The eye of the storm is the calmest place. That can be the only explanation for Mark Carney’s zen-like visage, his matter of fact, monotone delivery, which somehow conveyed the severity of post-Brexit UK without tipping everyone into panic, while allaying fears with his plan, using words such as “seize new opportunity” and throwing in £150bn capital “easing”, but not so much that we all went straight off to book a holiday in Corsica.
Another explanation is that he is actually a Jedi, with a sideline in governing the Bank of England.
Whatever the truth about why Mark Carney is such a walking god, it must be acknowledged that in the absence of leadership in any form, his common sense, grasp of monetary policy and behavioural economics are all we have to cling to – a life raft of sanity in a sea of collective madness (plus, he looks like George Clooney – OK? I SAID IT).
When the world looked agog a fortnight ago at the Brexit result, it was Carney, and not Osborne or Cameron, who held our hands and said “there there”. And yesterday, he again stepped in where no other politician is able to go right now and, like hot honey and lemon, made things seem ok.
So now what?
Apart from a strengthening of UK-Canada relations when no one else likes us, another good thing about Mark Carney is: he has pulled some rabbits out of the hat. £150bn and the promise of a rate cut. Good news for borrowers, whether that’s individuals or business, not good news for savers, who will see lower returns and higher inflation, raising the spectre of negative returns.
The bad thing is: that’s all he’s got. He’s shown his cards. He was pretty clear about the limitations of the Bank of England to stimulate the economy and to what even Mark Carney can do. People: Brexit is testing those limits.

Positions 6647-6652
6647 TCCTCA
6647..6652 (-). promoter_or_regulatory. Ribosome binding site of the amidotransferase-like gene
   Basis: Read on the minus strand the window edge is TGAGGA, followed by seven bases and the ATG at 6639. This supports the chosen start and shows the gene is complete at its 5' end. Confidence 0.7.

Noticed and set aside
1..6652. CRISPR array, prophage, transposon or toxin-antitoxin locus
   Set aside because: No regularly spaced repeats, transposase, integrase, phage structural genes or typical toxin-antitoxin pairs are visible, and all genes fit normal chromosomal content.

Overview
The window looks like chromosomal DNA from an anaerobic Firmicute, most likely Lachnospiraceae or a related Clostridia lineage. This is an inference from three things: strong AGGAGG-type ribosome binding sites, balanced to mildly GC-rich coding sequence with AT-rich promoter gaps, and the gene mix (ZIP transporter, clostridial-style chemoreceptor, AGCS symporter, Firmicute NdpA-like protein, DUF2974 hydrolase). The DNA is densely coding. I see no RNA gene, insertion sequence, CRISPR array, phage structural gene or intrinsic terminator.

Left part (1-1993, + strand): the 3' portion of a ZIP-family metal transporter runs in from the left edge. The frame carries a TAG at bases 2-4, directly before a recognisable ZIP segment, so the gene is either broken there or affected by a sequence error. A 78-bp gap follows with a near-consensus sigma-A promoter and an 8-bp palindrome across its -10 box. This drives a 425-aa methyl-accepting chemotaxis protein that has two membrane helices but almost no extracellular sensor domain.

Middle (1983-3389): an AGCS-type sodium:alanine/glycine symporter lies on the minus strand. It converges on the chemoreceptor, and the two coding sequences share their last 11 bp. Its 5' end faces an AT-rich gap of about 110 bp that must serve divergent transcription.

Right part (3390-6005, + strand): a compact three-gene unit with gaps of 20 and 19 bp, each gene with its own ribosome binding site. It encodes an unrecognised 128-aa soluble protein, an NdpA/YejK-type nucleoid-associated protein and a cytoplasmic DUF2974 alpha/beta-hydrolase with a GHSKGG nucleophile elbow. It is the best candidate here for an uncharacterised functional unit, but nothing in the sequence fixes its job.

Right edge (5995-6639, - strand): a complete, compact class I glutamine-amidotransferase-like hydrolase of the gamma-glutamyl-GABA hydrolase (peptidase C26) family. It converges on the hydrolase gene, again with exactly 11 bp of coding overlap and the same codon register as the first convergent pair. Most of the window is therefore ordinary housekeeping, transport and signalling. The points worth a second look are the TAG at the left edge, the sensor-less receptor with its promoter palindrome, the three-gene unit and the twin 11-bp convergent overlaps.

Will his plan work?
Opinion is divided but there is a view that the economy is much better protected from shocks than it was when the credit crunch hit, because of rules on capital adequacy (EU rules, by the way), stress testing, etc. That means the risk of a banking failure is not considered high this time around.
But it doesn’t mean that we will avoid recession – that is mostly to do with confidence and our ability to spend and invest, and there are some large boulders of hard reality associated with a post-Brexit world that even the most wily optimist would find difficult to navigate (and Good With Money has done its level best to remain positive).
The uncertainty over trade negotiations, the legal costs, time and effort in reorganising a new look relationship with the continent, the long term impact of a weak pound on domestic consumption (higher prices). Some big boulders right there. Quite apart from the impact of the political uncertainty we will have to endure for the next few months.
Carney can do a lot, but he can’t stop property funds closing (six as of this afternoon). He can’t force us to get down to the shops, and he can’t stop businesses laying off workers.
Summer is not the time to judge it.
Summer is always a rubbish time to gauge what is going on. As Michelle Pearce, chief investment officer at Wealthify, the investment platform, puts it: “We are going to see more shocks, news headlines spook markets, especially over summer, when people are on holiday. Markets tend to over react because there is less liquidity.”
So until September then, get used to a feeling of sleepwalking, of zombie-like confusion, of surreality and a vague awareness of too much adrenalin and cortisol but for no obvious reason, like when you are watching a thriller, and know that something is about to happen, but you do not know what, when or to whom.
In this thriller, rather than a bleak Blair Witch-style ending, because we have a Carney, we’re hoping for more of an Independence Day finale. With Carney played by George Clooney, of course. But for now, we’re stuck in Act 1, Scene 2. And they haven’t finished writing the script.